IDEAS home Printed from https://ideas.repec.org/
MyIDEAS: Log in (now much improved!) to save this article

Linking as voting: how the Condorcet jury theorem in political science is relevant to webometrics

Listed author(s):
  • George Masterton

    (Lund University)

  • Erik J. Olsson

    ()

    (Lund University)

  • Staffan Angere

    (Lund University)

Registered author(s):

    Abstract A webmaster’s decision to link to a webpage can be interpreted as a “vote” for that webpage. But how far does the parallel between linking and voting extend? In this paper, we prove several “linking theorems” showing that link-based ranking tracks importance on the web in the limit as the number of webpages grows, given independence and minimal linking competence. The theorems are similar in spirit to the voting, or jury, theorem famously attributed to the 18th century mathematician Nicolas de Condorcet. We argue that the linking theorems provide a fundamental epistemological justification for link-based ranking on the web, analogous to the justification that Condorcet’s theorems bestow on majority voting as a basic democratic procedure. The analogy extends to the practical limitations facing both kinds of result, in particular due to limited voting/linking independence. However, we argue, referring to the theoretical developments inspired by the jury theorem, that some of the pessimism expressed in the webometrics literature regarding the possibility of a “theory of linking” may be unjustified. The present study connects the two academic disciplines of webometrics in information science and epistemic democracy in political science by showing how they share a common structure. As such, it opens up new possibilities for theoretical cross-fertilization and interdisciplinary transference of concepts and results. In particular, we show how the relatively young field of webometrics can benefit from the extensive and sophisticated literature on the Condorcet jury theorem.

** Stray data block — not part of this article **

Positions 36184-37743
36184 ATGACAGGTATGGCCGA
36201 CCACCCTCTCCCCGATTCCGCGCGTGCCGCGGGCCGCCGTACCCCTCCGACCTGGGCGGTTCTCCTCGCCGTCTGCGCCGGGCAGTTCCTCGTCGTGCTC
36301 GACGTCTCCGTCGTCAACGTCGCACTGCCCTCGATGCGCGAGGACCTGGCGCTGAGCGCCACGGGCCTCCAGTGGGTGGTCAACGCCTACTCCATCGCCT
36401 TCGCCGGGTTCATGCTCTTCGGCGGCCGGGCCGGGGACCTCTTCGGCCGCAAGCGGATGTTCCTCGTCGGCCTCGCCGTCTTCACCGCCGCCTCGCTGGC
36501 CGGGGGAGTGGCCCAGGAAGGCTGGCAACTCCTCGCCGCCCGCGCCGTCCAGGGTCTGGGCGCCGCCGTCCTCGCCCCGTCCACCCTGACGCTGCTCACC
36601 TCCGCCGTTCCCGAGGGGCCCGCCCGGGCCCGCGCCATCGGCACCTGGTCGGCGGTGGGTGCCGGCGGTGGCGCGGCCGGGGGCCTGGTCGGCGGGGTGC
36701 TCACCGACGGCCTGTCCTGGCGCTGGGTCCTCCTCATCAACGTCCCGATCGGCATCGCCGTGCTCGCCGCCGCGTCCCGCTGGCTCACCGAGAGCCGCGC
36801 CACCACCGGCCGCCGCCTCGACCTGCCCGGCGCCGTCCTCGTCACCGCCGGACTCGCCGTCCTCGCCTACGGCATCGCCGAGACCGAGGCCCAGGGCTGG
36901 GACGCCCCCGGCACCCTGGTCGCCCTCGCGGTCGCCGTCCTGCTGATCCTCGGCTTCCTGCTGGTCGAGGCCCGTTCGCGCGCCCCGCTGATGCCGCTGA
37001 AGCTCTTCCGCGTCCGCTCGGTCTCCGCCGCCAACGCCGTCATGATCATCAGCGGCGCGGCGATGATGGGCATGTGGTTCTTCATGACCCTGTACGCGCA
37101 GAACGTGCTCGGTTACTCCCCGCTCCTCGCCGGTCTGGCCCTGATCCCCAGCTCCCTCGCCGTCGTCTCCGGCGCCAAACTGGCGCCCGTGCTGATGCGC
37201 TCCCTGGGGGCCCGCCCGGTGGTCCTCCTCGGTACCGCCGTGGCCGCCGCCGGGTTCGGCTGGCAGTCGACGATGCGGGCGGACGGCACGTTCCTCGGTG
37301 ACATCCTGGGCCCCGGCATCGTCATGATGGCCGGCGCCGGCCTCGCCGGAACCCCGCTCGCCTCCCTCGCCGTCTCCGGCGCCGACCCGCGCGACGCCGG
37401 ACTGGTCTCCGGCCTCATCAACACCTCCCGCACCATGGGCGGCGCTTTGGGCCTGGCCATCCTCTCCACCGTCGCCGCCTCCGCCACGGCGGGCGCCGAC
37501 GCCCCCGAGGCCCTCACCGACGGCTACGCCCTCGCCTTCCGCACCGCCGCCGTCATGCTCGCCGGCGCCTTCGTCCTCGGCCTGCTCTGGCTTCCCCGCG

If you experience problems downloading a file, check if you have the proper application to view it first. In case of further problems read the IDEAS help page. Note that these files are not on the IDEAS site. Please be patient as the files may be large.

    File URL: http://link.springer.com/10.1007/s11192-016-1837-1
    File Function: Abstract
    Download Restriction: Access to the full text of the articles in this series is restricted.

    As the access to this document is restricted, you may want to look for a different version under "Related research" (further below) or search for a different version of it.

    Article provided by Springer & Akadémiai Kiadó in its journal Scientometrics.

    Volume (Year): 106 (2016)
    Issue (Month): 3 (March)
    Pages: 945-966

    as
    in new window

    Handle: RePEc:spr:scient:v:106:y:2016:i:3:d:10.1007_s11192-016-1837-1
    DOI: 10.1007/s11192-016-1837-1
    Contact details of provider: Web page: http://www.springer.com

    Web page: http://akkrt.hu/

    Order Information: Web: http://www.springer.com/economics/journal/11192

    References listed on IDEAS